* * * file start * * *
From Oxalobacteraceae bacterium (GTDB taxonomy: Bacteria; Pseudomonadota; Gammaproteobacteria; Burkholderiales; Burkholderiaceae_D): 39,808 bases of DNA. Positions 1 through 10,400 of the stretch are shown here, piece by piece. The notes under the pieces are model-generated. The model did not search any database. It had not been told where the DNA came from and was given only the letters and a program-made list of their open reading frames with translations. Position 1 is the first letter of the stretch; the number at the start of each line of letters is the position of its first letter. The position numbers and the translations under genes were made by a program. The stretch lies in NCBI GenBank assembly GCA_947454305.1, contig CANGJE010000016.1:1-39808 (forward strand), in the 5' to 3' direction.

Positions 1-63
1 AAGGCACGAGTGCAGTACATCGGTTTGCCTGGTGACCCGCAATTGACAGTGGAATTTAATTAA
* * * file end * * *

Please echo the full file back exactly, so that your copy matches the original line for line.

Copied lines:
From Oxalobacteraceae bacterium (GTDB taxonomy: Bacteria; Pseudomonadota; Gammaproteobacteria; Burkholderiales; Burkholderiaceae_D): 39,808 bases of DNA. Positions 1 through 10,400 of the stretch are shown here, piece by piece. The notes under the pieces are model-generated. The model did not search any database. It had not been told where the DNA came from and was given only the letters and a program-made list of their open reading frames with translations. Position 1 is the first letter of the stretch; the number at the start of each line of letters is the position of its first letter. The position numbers and the translations under genes were made by a program. The stretch lies in NCBI GenBank assembly GCA_947454305.1, contig CANGJE010000016.1:1-39808 (forward strand), in the 5' to 3' direction.

Positions 1-63
1 AAGGCACGAGTGCAGTACATCGGTTTGCCTGGTGACCCGCAATTGACAGTGGAATTTAATTAA